Sunday, April 06, 2008


Journalists have a strong herd instinct, and a particular way of looking at an issue soon becomes embedded. It is currently standard procedure to speak of sentences as being 'just' this or that, and to add 'of which he will serve just half' as if that is some kind of special let-off. This is a good example of reporting that is just plain wrong and plain ignorant. The magistrates were obliged to allow a one-third reduction in the sentence as credit for a guilty plea, and if they had imposed the full six months they would certainly have been appealed. If the reporter had taken the trouble to ask a magistrate or a lawyer they could have corrected the CADD campaigner's assertions. The BBC ought to do better than that. At least Mr. Spokesman from Sussex Police got it right.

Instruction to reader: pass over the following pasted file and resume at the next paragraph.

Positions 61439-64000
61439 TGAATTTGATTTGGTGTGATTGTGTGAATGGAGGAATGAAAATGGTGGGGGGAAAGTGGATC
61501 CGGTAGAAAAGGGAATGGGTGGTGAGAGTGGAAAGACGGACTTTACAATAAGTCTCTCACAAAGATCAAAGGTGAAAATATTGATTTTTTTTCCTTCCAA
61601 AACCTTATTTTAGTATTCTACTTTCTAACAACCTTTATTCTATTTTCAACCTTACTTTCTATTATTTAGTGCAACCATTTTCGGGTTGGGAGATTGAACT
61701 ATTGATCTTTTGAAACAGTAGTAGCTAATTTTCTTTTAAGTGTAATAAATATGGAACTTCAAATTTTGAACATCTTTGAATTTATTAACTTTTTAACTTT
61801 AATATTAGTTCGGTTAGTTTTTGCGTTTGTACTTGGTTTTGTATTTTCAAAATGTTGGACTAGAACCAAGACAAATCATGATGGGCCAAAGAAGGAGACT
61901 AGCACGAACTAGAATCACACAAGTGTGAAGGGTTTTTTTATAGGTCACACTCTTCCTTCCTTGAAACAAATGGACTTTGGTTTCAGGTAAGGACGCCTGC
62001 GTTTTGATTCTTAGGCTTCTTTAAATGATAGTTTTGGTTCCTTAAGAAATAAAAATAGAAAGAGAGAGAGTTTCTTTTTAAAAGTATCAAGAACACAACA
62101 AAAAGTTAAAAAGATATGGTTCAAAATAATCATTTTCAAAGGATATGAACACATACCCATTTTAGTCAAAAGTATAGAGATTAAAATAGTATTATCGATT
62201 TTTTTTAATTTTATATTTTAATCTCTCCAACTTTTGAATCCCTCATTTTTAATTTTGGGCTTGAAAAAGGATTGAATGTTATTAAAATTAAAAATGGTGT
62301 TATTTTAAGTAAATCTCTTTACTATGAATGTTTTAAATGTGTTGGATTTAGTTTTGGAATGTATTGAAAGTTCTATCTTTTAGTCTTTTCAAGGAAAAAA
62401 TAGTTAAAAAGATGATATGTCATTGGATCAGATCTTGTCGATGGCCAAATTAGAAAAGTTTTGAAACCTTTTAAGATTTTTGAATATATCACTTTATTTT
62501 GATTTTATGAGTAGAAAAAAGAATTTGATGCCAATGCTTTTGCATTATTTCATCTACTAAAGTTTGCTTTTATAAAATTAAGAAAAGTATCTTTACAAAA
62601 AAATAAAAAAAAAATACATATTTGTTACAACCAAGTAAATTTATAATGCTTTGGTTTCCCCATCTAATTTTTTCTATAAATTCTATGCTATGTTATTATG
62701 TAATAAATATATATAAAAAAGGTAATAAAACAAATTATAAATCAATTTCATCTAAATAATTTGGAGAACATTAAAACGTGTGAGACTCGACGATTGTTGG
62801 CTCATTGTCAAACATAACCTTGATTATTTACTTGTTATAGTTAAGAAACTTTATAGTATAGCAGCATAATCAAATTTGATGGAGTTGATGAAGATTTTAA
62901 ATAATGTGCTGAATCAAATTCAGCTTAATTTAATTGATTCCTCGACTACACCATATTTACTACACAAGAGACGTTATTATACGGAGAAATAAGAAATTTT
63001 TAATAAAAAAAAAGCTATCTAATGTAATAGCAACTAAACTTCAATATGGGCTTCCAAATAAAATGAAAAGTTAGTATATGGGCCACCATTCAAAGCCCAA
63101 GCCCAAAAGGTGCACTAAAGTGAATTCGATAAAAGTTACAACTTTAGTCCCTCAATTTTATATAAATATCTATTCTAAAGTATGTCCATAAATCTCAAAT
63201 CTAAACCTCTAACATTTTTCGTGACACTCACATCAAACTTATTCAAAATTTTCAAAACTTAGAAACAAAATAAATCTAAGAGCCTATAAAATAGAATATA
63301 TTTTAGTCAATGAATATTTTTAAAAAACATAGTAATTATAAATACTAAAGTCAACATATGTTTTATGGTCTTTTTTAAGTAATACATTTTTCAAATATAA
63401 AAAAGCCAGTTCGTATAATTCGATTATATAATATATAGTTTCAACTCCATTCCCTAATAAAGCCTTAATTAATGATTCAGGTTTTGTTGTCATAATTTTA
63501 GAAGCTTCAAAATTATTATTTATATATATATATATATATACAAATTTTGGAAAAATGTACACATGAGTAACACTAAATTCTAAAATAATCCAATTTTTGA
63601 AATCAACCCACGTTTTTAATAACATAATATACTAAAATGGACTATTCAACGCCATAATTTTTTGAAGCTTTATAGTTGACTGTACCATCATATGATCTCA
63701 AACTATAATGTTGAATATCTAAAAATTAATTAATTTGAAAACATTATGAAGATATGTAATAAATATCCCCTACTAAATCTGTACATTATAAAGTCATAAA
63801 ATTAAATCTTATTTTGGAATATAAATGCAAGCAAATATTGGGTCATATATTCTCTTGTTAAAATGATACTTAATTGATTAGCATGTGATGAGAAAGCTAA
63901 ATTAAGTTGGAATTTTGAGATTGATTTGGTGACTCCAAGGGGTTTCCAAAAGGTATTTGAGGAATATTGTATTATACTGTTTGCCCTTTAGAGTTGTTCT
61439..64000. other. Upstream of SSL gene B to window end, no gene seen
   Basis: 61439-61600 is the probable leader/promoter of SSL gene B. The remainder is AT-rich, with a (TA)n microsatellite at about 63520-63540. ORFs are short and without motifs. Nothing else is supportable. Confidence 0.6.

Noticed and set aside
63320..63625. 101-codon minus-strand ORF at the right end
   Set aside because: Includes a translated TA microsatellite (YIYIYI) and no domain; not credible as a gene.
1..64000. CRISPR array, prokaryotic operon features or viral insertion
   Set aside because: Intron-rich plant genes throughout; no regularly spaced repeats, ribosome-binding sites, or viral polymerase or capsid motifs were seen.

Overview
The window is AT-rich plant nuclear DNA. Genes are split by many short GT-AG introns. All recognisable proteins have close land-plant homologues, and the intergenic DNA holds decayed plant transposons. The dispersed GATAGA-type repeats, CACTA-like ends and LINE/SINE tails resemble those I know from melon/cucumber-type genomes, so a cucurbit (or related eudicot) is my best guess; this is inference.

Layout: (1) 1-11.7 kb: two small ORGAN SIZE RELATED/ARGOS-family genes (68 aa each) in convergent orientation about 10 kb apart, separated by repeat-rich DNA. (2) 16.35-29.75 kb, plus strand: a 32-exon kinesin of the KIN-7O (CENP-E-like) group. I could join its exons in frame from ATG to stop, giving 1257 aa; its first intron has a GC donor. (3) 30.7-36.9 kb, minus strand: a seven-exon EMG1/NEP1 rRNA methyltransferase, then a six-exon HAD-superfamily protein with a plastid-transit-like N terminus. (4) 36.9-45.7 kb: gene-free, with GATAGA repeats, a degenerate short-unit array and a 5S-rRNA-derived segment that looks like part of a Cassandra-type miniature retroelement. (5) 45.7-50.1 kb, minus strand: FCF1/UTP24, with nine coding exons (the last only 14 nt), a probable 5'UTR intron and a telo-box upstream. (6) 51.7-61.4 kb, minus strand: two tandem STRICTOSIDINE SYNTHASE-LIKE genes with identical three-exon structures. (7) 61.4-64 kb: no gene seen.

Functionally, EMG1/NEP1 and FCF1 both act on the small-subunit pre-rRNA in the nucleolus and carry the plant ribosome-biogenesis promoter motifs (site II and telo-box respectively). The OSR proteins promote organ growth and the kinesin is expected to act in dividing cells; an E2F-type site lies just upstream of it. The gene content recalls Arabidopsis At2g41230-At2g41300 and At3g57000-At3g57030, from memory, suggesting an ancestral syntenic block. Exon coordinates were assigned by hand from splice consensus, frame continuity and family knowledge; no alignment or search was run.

This may seem a trivial complaint, but it does matter. The steady drip-drip of half truths and misinformation has given the public a distorted picture of what courts do and why they do it. That's bad for society and bad for democracy.

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